Clear Channel, Amanda Palmer and YouTube News, June 9, 2012

Clear Channel, Amanda Palmer and YouTube News, June 9, 2012

Last week was marked by some big wins for independent labels and artists as Clear Channel Media signed a new radio royalties deal with country label Big Machine and DIY darling Amanda Palmer hit the $1 million mark on crowdfunding site Kickstarter. Also, YouTube fine tuned its licensing deal with music publishers.  



Applause for Clear Channel-Big Machine Deal


Indie country label Big Machine cut a first-of-its-kind deal with Clear Channel on June 5 that will pay its artists royalties and also potentially spark online radio growth. The deal – effective immediately – will finally pay artists like Taylor Swift, Tim McGraw and Reba McEntire for songs played on traditional radio stations. As part of the agreement, the artists will earn a fixed percentage of revenue on Clear Channel station websites and on its iHeart Radio streaming service, which will allow Clear Channel to run promotional campaigns to increase its online audiences without going over its budget.


Big Machine CEO Scott Borchetta stated that he sees this groundbreaking agreement as an investment in the future of digital radio as well as the first big radio win for a small label:  “We’re going to more than double our income from Clear Channel in the short term, and they’ll make it up on the back end as digital continues to grow.”


Radio broadcasters and the music industry have been at odds for nearly 100 years when it comes to paying royalties to artists. Prior to this point, songwriters and music publishers were compensated, but not performers.  The chairman and CEO of the Recording Industry Association of America (RIAA) Cary Sherman sang praises for the deal at a congressional hearing, “The Future of Audio,” on June 6:  “We’re obviously delighted that the biggest radio group acknowledged that something should be done.”


However, Sherman and other industry leaders said that individual deals will not be the answer going forward; an industry-wide agreement needs to be met. Jazz musician Ben Allison, who is also the governor of the New York branch of the Recording Academy (the Grammy® Awards) said, “Terrestrial broadcasters have an inexplicable ‘free ride’ when it comes to performance royalties … This makes corporate radio the only business in America that can legally use another’s intellectual property without permission or compensation.”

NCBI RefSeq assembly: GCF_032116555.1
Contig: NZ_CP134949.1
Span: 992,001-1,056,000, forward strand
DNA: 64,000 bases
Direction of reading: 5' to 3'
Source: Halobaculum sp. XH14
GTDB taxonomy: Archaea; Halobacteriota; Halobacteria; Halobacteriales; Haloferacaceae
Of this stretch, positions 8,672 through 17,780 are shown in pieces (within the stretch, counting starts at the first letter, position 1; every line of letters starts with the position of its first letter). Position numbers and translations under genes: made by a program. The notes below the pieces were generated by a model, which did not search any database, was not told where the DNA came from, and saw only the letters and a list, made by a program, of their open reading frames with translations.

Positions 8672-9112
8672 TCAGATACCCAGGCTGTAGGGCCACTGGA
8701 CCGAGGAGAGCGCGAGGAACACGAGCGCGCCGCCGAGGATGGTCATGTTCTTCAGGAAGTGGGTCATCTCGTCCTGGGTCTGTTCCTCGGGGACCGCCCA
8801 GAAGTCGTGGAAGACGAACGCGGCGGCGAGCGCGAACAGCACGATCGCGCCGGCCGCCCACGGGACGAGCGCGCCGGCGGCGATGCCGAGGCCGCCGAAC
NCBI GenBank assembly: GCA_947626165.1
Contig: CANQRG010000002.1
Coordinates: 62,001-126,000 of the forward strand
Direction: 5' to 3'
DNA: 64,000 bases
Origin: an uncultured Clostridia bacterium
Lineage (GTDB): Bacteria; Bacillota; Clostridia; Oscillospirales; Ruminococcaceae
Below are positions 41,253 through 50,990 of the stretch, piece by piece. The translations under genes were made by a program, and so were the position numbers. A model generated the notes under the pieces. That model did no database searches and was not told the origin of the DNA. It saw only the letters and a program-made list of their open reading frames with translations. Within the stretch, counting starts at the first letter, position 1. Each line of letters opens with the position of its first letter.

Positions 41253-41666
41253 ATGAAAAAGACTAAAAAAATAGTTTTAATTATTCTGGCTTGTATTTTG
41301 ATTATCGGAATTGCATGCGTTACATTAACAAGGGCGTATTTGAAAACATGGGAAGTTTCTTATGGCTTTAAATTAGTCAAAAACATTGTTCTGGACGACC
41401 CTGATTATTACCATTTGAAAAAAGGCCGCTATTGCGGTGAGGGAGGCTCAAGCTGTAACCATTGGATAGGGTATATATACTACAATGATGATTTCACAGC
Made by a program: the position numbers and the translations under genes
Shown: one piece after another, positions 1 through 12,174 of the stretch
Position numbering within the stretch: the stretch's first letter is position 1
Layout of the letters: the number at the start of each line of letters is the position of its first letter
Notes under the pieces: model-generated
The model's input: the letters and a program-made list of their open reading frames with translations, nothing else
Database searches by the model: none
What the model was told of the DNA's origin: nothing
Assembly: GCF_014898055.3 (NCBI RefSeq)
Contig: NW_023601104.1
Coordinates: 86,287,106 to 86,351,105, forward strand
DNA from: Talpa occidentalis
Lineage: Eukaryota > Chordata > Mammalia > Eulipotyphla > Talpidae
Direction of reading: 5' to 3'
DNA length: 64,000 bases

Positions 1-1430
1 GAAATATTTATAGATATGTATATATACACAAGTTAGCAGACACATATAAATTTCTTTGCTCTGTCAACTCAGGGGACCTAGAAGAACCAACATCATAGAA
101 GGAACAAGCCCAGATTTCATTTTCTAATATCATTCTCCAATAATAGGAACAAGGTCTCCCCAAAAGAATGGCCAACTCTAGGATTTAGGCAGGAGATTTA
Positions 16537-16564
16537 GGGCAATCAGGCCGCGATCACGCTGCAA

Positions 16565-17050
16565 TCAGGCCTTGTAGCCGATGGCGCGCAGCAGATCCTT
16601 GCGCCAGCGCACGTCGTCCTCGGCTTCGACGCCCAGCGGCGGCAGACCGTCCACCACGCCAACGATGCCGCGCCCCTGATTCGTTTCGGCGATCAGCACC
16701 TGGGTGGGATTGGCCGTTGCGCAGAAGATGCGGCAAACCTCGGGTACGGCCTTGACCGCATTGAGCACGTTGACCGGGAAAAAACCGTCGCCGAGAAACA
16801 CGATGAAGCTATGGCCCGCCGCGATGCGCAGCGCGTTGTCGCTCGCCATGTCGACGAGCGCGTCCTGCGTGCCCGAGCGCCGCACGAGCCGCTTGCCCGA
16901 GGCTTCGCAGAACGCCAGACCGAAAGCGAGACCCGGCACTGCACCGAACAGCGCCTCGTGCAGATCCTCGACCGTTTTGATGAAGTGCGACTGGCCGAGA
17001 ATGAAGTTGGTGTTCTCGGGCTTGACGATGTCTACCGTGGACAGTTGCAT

Broadcasters also want to keep government out of the radio royalties issue. The National Association of Broadcasters (NAB) issued the following statement after the Clear Channel-Big Machine deal was announced:  “NAB remains steadfastly opposed to a government-mandated performance tax on local radio stations.” The radio industry’s recurring argument is that radio provides free promotion for artists that allows them to build their fan bases and sell more records.


Regardless, this past week’s Clear Channel deal shows the corporation is finally willing to invest in online radio and make its iHeart Radio app a priority. Clear Channel Chief Executive Bob Pittman stated, “This is a big step, but we think this investment is an opportunity worth taking to align our interests in all of our revenue streams and grow digital listening to its full potential with record labels and their artists as our partners.”


Amanda Palmer’s $1 Million Kickstarter Win


As the music industry has shifted away from the traditional label system and musicians have had to take control over their own careers, crowdfunding sites like Kickstarter, RocketHub and others have developed as a trend to help them raise money for their creative projects. Indie sensation Amanda Palmer (formerly of the punk cabaret duo The Dresden Dolls) made history this past week when she raised $1 million in one month on Kickstarter to fund her record Amanda Palmer & the Grand Theft Orchestra. According to Simon Usborn of The Independent, her success could be the sign of a huge shift in the music industry.


Palmer made the announcement she would be ditching record labels and recording a new album in April with the help of the fan-funding site Kickstarter. Her goal was to raise $100,000 from fans, who would get a variety of special opportunities commensurate on their level of investment. For a dollar, she said fans would get a digital download of the record. For ten thousand dollars, they would get a whole day to hang out one on one with Palmer herself.